Neutralizing effect of anti-TNFα on IVD and macrophage coculture.
To elucidate the pivotal role of TNFα in more detail, we added neutralizing anti-TNFα antibody to IVD and macrophage coculture. The neutralizing anti-TNFα antibody diminished the expression of IL-6 and PGE2 in a dose-dependent manner (Figures 6A and C). However, it did not affect IL-8 expression in IVD and macrophage coculture (Figure 6B).
Neutralizing effect of anti-TNFα antibody and/or anti–IL-8 antibody in the autologous IVD autograft and spinal nerve ligation model.
From 3 to 14 days after surgery, the paw withdrawal mechanical threshold in the group that received the anti-TNFα antibody/anti–IL-8 antibody cocktail was significantly higher than that in the group that received saline. The paw withdrawal mechanical threshold was higher in the anti–TNFα antibody–treated group than in the saline-treated group at 5 and 7 days after surgery. The paw withdrawal mechanical threshold of the group that received the anti-TNFα antibody/anti–IL-8 antibody cocktail surpassed that of the anti-TNFα antibody–treated group. The paw withdrawal mechanical threshold of the group that received the anti–IL-8 antibody was not significantly different from that of the saline-treated group (Figure 6D).
Our study led to 8 findings that contribute to our understanding of the pathomechanism of herniated disc disease. First, IVD autografting onto a ligated spinal nerve reduced the paw withdrawal mechanical threshold more than spinal nerve ligation alone. Second, macrophages infiltrated into the IVD autograft soon after the autograft had been implanted. Third, cytokine and COX-2 mRNA were expressed in IVD autografts from an early stage. Fourth, only the 24-hour coculture of IVDs and macrophages induced up-regulation of IL-8 and PGE2. Fifth, macrophages were the main source of IL-6, IL-8, and PGE2 in the IVD and macrophage coculture. Sixth, IVD and macrophage coculture induced early up-regulation of TNFα, followed by up-regulation of IL-6, IL-8, and PGE2. Seventh, anti-TNFα antibody attenuated IL-6 and PGE2 production induced by IVD and macrophage coculture, but not IL-8 production. Eighth, the anti-TNFα antibody/anti–IL-8 antibody cocktail significantly increased the paw withdrawal mechanical threshold in the autologous IVD autograft and spinal nerve ligation model. These results indicate that 1) IVD–macrophage interaction plays a major role in TNFα, IL-6, IL-8, and PGE2 production and correlates with mechanical hyperalgesia involved in the development of sciatica in herniated disc disease and 2) TNFα plays a pivotal role in IL-6 and PGE2 production, but not in that of IL-8, in IVD–macrophage coculture.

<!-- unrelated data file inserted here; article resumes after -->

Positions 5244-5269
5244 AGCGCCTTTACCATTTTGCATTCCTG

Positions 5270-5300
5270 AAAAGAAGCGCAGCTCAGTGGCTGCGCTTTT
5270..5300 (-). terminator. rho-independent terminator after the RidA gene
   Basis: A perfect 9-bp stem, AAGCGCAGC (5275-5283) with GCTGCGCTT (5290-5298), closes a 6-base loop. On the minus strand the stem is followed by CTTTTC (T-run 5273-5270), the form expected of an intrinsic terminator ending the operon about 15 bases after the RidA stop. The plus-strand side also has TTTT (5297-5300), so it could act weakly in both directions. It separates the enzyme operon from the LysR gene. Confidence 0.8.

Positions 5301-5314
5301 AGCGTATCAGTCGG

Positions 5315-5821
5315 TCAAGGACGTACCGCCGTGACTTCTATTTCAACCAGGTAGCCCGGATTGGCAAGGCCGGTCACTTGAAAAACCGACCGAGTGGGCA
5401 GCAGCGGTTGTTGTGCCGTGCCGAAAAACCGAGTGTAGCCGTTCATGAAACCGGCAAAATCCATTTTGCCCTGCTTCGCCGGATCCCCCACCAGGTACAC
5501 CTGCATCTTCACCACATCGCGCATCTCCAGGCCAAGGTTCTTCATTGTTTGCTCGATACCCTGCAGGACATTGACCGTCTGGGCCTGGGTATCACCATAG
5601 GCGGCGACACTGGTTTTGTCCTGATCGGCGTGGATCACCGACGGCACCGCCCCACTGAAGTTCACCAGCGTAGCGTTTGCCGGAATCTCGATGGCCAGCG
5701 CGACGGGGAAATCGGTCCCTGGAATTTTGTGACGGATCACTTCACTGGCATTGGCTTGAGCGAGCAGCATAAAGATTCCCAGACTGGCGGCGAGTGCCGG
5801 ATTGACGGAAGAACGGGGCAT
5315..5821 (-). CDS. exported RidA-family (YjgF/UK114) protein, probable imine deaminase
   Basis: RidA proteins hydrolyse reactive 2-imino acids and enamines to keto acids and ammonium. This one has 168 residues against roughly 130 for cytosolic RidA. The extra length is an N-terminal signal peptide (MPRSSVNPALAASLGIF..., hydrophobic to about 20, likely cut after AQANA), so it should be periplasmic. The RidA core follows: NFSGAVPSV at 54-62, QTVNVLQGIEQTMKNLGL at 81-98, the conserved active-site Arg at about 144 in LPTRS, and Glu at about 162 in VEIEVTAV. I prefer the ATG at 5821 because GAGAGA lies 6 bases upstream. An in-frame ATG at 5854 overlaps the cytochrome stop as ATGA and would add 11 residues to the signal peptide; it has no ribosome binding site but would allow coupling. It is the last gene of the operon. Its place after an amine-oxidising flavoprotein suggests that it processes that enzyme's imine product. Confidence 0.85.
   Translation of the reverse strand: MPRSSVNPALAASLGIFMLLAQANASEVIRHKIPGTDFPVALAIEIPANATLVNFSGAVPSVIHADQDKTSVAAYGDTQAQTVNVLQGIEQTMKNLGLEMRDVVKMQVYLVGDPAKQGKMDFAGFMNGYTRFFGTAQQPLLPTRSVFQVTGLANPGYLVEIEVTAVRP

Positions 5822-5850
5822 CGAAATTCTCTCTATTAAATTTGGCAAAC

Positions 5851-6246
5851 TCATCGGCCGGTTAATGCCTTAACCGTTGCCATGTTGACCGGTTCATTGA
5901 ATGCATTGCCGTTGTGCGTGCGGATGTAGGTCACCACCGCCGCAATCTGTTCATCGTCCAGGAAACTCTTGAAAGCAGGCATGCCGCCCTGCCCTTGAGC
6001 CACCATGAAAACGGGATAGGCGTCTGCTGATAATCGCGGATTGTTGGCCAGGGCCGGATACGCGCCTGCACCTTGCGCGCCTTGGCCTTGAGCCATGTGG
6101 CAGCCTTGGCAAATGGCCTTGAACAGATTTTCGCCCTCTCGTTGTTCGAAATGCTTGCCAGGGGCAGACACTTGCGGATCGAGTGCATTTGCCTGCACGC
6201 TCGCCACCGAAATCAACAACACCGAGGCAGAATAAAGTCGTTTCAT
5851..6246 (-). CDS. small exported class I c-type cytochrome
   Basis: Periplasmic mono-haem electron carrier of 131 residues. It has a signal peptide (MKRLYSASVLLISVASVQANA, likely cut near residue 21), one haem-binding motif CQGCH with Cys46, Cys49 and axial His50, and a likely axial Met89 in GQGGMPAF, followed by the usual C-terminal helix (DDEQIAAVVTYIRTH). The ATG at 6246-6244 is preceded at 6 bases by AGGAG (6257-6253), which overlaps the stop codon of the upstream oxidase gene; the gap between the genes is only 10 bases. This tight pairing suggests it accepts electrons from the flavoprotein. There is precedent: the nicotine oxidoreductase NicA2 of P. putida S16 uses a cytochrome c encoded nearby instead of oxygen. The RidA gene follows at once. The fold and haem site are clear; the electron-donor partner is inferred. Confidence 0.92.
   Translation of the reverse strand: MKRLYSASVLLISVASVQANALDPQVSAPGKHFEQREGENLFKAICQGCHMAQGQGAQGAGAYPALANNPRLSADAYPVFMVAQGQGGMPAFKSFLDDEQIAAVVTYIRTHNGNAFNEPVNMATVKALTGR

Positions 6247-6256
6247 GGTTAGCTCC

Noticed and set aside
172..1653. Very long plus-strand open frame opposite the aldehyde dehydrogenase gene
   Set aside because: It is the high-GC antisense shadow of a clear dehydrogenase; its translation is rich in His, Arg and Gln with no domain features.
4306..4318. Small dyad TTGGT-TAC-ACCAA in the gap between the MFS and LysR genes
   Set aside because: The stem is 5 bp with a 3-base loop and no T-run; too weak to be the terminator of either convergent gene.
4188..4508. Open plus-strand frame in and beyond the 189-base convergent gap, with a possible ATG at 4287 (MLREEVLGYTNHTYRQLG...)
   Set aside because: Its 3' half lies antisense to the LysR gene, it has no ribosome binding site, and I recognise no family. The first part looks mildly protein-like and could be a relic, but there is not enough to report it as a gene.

In the present study, IVD autografting onto a ligated spinal nerve produced more significant mechanical hyperalgesia than did spinal nerve ligation alone. Previous reports have shown that an IVD autografted onto a ligated nerve root produces mechanical hyperalgesia several days after the surgery (30, 31). Thus, the IVD autograft is an inflammatory material causing mechanical hyperalgesia. In the present study, IVD autografts induced the up-regulation of cytokines and COX-2 mRNA, followed by mechanical hyperalgesia. Among the cytokines, TNFα, IL-6, IL-8, and PGE2 are closely related to pain. TNFα (32–34), IL-6 (32), IL-8 (32, 34), and PGE2 (35) injection into rat hind paws evokes hyperalgesia, which is attenuated by administration of the respective antisera. TNFα application along the sciatic nerve elicits higher mean firing of C fibers than Aδ fibers, which results in a wind-up in dorsal horn neurons (33). PGE2 contributes to peripheral sensitization by binding to G protein–coupled receptors that increase the levels of cyclic AMP within nociceptors (35). PGE2 increases the excitability of rat sensory neurons, in part by shifting the voltage dependence of tetrodotoxin-resistant sodium channel activation in the hyperpolarizing direction (36). These reports indicate that IVD autografts produce TNFα, IL-6, IL-8, and PGE2 and that these cytokines may contribute to pain transduction, conduction, and modulation.
Furthermore, spinal nerve ligation induces TNF receptor type I and type II up-regulation in dorsal root ganglia, which peaks at 6 hours after ligation (37). Spinal nerve ligation also induces significant increases in PGE2 receptor (subtypes 1–3) expression in the ipsilateral lumbar dorsal horn (38). Overall, these reports suggest that IVD autograft–derived TNFα, IL-6, IL-8, and PGE2 production possibly correlates with mechanical hyperalgesia in the IVD autograft and spinal nerve ligation model.